Snow White and the Huntsman stabilized somewhat after its disastrous drop last weekend and fell 40.1% to $13.8 million in its third outing. It placed 4th this weekend. With the running total at $122.6 million after 17 days, it is back on track to $150 million after it seemed last weekend that the number might be just a tad too high for it. Nonetheless, the movie is still not the kind of a huge hit domestically that Universal probably hoped for and the box-office prospects for the planned sequel are bleak, in my opinion. I project Snow White to wrap up its run with $150-155 million in the bank.


Adam Sandler’s That’s My Boy opened to a horrendous $13 million from 3,030 venues (PTA of $4,290) at #5 of the charts. The father-son-themed R-rated comedy couldn’t even properly benefit from a Father’s Day boost. For Sandler, it marks the box-office low point of his career of the last 15 years. Even his notorious flop Little Nicky opened to $16.1 million back in November 2000. For Sandler, That’s My Boy marks the lowest opening weekend for a live action non-comedy since Bulletproof back in 1996! That’s an absolutely terrible number for one of Hollywood’s most consistent draws. To date, Sandler has starred in 12 $100+ million hits and nine of these films made more than $35 million opening weekend. However, none of these films as rated R. Sandler’s popularity is big with younger teen audiences, but his appeal to older R-rated moviegoers seems to be limited. His last major disappointment was his collaboration with Judd Apatow, Funny People. Funny People made $51.9 million at the domestic box-office, a number that That’s My Boy can only dream of now. Last year there have already been signs of Sandler’s appeal decreasing. First Just Go With It opened to just $30.5 million, though it crawled past $100 million eventually. In November then, the critically-maligned cross-dressing comedy Jack & Jill opened to $25 million and finished with $74.2 million, becoming Sandler’s first non-R comedy to miss $100 million since Little Nicky. The decline continued this year as it seems. Whereas Jack & Jill might be classified as a slight letdown for Sandler, That’s My Boy is a flat out bomb given its $70 million budget. Obviously being rated R played a major role in this lack of success, but it might also be Sandler’s shtick getting old even for his fans. Either way, with its abhorrent reviews and a “B-“ CinemaScore the movie won’t go far. I see it ending up with $30-35 million when all is said and done.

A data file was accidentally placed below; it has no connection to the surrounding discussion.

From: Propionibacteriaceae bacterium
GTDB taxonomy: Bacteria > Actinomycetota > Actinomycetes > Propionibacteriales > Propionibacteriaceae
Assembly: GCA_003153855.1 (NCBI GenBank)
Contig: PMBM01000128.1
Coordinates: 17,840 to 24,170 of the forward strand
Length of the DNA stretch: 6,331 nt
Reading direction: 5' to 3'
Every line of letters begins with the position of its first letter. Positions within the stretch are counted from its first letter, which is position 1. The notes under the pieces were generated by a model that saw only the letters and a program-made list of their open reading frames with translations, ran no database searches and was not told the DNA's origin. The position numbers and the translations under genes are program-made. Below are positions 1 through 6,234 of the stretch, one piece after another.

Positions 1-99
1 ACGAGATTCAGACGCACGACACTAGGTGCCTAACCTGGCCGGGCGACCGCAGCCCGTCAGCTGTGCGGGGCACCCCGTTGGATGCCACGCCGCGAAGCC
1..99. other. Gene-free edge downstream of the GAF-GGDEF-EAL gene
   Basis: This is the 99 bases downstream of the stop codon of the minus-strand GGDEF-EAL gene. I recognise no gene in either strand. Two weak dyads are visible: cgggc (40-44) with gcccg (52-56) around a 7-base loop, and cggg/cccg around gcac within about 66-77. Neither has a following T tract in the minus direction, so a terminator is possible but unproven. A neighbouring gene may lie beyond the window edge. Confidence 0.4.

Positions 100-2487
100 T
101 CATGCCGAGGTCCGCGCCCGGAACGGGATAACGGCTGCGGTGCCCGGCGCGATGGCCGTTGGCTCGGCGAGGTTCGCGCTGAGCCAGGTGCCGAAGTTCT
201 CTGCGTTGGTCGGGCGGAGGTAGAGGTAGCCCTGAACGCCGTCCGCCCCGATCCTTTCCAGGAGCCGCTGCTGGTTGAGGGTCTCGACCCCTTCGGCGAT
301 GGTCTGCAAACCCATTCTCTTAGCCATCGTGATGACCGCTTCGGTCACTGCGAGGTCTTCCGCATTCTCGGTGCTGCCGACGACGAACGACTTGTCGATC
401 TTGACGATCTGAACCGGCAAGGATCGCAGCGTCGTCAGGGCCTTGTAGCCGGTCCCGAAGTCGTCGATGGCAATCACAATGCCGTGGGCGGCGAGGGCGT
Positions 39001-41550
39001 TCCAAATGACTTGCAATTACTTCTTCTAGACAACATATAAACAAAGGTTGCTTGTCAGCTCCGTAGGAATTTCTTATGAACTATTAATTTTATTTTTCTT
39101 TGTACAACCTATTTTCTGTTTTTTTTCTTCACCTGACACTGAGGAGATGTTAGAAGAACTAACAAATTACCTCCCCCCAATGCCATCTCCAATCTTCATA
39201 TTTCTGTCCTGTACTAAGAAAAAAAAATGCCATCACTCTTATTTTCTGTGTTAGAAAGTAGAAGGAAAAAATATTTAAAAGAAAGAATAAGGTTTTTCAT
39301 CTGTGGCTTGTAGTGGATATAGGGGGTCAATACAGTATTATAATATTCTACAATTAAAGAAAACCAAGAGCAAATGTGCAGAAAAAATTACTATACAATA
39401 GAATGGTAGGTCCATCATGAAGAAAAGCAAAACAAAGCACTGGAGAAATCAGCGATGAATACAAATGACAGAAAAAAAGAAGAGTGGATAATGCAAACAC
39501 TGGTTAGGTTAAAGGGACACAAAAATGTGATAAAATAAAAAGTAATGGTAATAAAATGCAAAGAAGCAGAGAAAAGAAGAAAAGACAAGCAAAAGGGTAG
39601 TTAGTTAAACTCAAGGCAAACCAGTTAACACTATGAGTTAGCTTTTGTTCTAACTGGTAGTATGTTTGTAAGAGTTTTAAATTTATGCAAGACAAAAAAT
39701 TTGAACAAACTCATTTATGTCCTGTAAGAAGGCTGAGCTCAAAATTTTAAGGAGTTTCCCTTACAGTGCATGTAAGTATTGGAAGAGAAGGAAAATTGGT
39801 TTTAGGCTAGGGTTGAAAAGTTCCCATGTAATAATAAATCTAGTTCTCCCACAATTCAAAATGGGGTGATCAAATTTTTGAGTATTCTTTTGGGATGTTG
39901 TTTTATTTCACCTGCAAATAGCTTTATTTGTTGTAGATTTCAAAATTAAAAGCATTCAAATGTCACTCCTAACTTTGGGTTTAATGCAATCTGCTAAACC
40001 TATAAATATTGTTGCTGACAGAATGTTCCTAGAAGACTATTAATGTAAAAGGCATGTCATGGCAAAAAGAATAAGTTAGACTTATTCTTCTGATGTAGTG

Men in Black 3 surprised with a great hold this weekend as it dipped just 28% to #6 and $10 million. Its current total stands at $152.7 million. The film’s good WoM is really kicking in now. The hold is even moreso great, given the fact that it most likely lost most of its remaining IMAX screens to Rock of Ages this weekend after Prometheus already put a dent into those last week. It is coming off a bigger fourth weekend than Men in Black II, though it is still tracking over $14 million behind that film. While I think the gap will decrease, strong competition for screens and theatres will ensure that Men in Black 3 won’t catch up to its predecessor. Right now I project a $175-180 million for the sequel. After a slightly disappointing start, Men in Black 3 recovered quite well and won’t end up as a huge disappointment afterall. Will Smith is still a box-office king, especially now after this direct comparison to Adam Sandler.